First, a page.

Objective of the flight:
The objective of the flight was to relocate Red-billed Oxpeckers from Skukuza in the Kruger National Park to a game farm in High Flats in KwaZulu-Natal. The Operation Oxpecker project was requested to catch Red-billed Oxpeckers at the Skukuza bomas, as they were irritating the wounds of some of the animals housed there.
Report from the beneficiary:
“The capture took place from 17-25 July 2013 and 20 birds were captured in total. Unfortunately, three birds were lost as a result of a cold snap in Kruger and one was lost as a result of aggression from the other birds. We placed 2 oil heaters running 24/7 when necessary into the boma and as a result had no more losses from cold. The birds were kept in the boma for over a week to quarantine them, as they were captured behind the red line for foot and mouth disease. This period of quarantine is necessary to receive a Red Cross permit allowing the birds to be removed from the area for release.
The birds are all marked with a metal alphanumeric ring (SAfring) which individually identifies them as well as with a colour ring (in this case the colour was yellow). These markings will help to know that birds seen with yellow rings were the ones released into High Flats. The birds are fed on a mixture of minced meat, minced liver, blood, Pronutro, egg and Avistress (a vitamin and electrolyte supplement used when handling or transporting birds). Avistress is also added to their water source. A camera trap was placed in the boma to monitor whether the birds were eating. Some of the pictures are below.
On the 7th of August 2013, the birds were caught in the early morning and placed into the transport crates, which are lined with shade cloth allowing the birds to cling onto the sides. Brett arrived at Skukuza Airfield at around 10am and the birds were loaded into the aircraft. After a relatively short flight, we arrived at the SAPPI airstrip near High Flats in KwaZulu-Natal where we were met by Mo and Trish Lister, the owners of the game farm where the birds were to be released. After a short 8km drive, we released the birds into the specially prepared holding facility. Mo had ensured that there was sufficient heating for the birds, by providing 2 heat lamps for the birds to sit under. He also had fresh meat and blood for the birds, who ate hungrily as soon as the food was put down.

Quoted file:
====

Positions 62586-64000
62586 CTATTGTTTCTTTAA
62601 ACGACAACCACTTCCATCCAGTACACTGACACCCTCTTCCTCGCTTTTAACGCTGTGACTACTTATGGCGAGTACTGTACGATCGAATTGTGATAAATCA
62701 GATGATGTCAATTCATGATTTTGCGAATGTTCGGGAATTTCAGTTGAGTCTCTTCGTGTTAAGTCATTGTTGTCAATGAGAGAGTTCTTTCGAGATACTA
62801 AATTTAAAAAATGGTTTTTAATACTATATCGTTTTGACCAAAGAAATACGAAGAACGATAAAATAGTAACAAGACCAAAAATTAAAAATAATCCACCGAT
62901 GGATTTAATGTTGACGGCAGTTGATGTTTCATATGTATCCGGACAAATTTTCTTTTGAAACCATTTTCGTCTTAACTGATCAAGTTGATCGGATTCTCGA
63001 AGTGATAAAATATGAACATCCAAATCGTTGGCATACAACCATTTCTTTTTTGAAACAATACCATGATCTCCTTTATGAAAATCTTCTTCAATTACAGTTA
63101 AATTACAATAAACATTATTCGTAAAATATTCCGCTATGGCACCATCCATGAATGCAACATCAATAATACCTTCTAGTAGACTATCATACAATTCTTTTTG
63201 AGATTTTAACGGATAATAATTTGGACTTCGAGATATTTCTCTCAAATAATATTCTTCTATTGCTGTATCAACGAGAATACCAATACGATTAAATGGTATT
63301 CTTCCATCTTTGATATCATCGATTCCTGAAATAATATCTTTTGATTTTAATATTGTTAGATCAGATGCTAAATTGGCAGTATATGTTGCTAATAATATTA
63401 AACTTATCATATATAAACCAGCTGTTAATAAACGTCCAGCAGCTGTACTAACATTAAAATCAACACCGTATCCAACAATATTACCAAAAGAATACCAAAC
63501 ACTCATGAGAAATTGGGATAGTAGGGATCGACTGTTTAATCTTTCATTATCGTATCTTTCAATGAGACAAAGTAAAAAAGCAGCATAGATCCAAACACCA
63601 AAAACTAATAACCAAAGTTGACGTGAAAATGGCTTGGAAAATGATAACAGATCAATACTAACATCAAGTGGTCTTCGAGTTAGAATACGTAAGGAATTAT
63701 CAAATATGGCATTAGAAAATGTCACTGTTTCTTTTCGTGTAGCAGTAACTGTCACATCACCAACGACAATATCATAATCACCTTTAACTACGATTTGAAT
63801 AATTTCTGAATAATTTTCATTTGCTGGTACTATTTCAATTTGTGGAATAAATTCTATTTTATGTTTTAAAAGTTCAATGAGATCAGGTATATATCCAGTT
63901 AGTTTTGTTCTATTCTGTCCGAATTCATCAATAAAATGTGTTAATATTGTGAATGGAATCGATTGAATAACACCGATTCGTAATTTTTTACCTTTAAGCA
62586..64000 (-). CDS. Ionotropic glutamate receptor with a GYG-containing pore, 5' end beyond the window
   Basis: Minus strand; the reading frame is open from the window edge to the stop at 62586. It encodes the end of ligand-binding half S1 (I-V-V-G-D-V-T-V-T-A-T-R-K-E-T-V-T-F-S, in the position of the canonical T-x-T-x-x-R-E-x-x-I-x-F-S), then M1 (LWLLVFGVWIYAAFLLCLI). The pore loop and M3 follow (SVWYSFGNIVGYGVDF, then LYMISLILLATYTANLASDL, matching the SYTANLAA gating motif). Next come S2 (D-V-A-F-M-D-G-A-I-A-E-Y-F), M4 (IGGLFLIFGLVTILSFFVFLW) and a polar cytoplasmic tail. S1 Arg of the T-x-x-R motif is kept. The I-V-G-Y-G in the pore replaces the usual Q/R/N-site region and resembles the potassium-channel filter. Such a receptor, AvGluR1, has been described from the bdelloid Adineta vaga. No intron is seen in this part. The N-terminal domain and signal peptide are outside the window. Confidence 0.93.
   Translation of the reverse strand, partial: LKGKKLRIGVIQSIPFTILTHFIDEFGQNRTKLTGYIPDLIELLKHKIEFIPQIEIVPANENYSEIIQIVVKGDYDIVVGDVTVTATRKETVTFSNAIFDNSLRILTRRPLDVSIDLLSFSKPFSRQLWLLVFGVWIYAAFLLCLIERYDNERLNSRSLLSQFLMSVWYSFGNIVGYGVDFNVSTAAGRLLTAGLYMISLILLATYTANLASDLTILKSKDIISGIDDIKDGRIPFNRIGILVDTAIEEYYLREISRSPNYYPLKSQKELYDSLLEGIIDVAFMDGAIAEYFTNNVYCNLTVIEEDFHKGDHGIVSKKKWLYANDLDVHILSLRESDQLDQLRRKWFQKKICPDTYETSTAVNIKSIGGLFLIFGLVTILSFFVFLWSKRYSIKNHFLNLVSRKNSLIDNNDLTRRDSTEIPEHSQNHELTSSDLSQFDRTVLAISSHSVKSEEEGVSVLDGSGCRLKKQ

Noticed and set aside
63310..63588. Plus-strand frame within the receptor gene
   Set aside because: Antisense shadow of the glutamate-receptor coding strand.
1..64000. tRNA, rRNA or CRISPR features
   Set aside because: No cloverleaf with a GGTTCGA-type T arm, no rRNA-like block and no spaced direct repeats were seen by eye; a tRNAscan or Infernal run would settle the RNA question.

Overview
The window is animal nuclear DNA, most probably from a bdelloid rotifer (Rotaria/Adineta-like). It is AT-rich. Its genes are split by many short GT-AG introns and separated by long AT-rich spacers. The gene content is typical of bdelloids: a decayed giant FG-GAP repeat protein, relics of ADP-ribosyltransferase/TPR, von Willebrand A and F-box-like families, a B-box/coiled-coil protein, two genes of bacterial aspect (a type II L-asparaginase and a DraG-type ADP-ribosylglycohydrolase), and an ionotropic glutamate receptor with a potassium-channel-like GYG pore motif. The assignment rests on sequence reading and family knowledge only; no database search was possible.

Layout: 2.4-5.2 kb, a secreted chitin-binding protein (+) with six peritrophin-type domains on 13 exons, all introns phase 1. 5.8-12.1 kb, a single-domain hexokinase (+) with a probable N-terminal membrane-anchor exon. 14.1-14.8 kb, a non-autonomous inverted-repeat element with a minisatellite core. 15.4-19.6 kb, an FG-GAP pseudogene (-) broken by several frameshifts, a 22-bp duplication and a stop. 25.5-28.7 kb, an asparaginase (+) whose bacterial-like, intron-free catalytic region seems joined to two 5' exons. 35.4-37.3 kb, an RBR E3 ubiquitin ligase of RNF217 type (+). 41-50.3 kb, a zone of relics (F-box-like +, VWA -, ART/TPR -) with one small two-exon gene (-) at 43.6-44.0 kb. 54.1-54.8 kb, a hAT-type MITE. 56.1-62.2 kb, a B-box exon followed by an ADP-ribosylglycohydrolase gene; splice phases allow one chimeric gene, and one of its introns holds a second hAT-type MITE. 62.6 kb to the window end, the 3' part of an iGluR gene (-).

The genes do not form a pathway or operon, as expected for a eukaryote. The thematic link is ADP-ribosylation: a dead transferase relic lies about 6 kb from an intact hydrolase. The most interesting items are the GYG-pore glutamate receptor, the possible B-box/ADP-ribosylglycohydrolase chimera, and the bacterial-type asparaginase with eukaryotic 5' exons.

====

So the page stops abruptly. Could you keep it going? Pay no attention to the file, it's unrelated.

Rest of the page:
On the 13th of August 2013, 15 birds were released onto the farm. One bird had died during the week, possibly as a result of stress. This bird had been injured in the Skukuza Boma, and had been treated with an anti-inflammatory and antibiotic. It was also an adult bird and adults seem to succumb to stress more than younger birds.
Operation Oxpecker will continue to monitor the population and will get regular feedback from Mo to see where he has seen his birds. Thank you to Brett and the Bateleurs for assisting us with this relocation.
Sixteen Red-billed Oxpeckers were relocated to their new home in KwaZulu-Natal. This helped to alleviate a conflict situation in Kruger and to boost the small number of birds found in High Flats to assist the farmer with holistic environmentally friendly tick control.”
Report from the pilot:
“It was an early start from Eshowe airfield to Kruger Mpumalanga International Airport (KMIA) to re-fuel. From there a short hop to Skukuza Airfield where Leigh Combrink from the Endangered Wildlife Trust was waiting with the 16 Red-billed Oxpeckers in two specially-made crates. A quick stop, loaded the crates and we were on our way to the SAPPI fire-fighting airstrip near Highflats in Southern KZN.
After a scenic flight over KZN we landed at SAPPI airfield where Mr & Mrs Lister were waiting for their new arrivals. The birds were quickly loaded into their car and went off to a temporary holding cage where they were to be held for about a week before being released onto their game farm. Mr Lister was hoping that the introduction of these birds would make it a viable breeding population again after nearly 130 years of these birds being wiped out by poisonous dips in the area. The nearest Red-Billed Oxpecker population was at Game Valley approximately 60km away. Mr Lister released the birds (15 in total – there was one casualty during the week in the boma) on the 13th of August 2013.
The birds were transported to their new location with limited stress and far quicker than road transport. All the birds survived the trip. A viable breeding population should now establish itself in an area that has not seen such a population of Oxpeckers for about 130 years. The EWT will keep track of the success of the introduction of this breeding group.”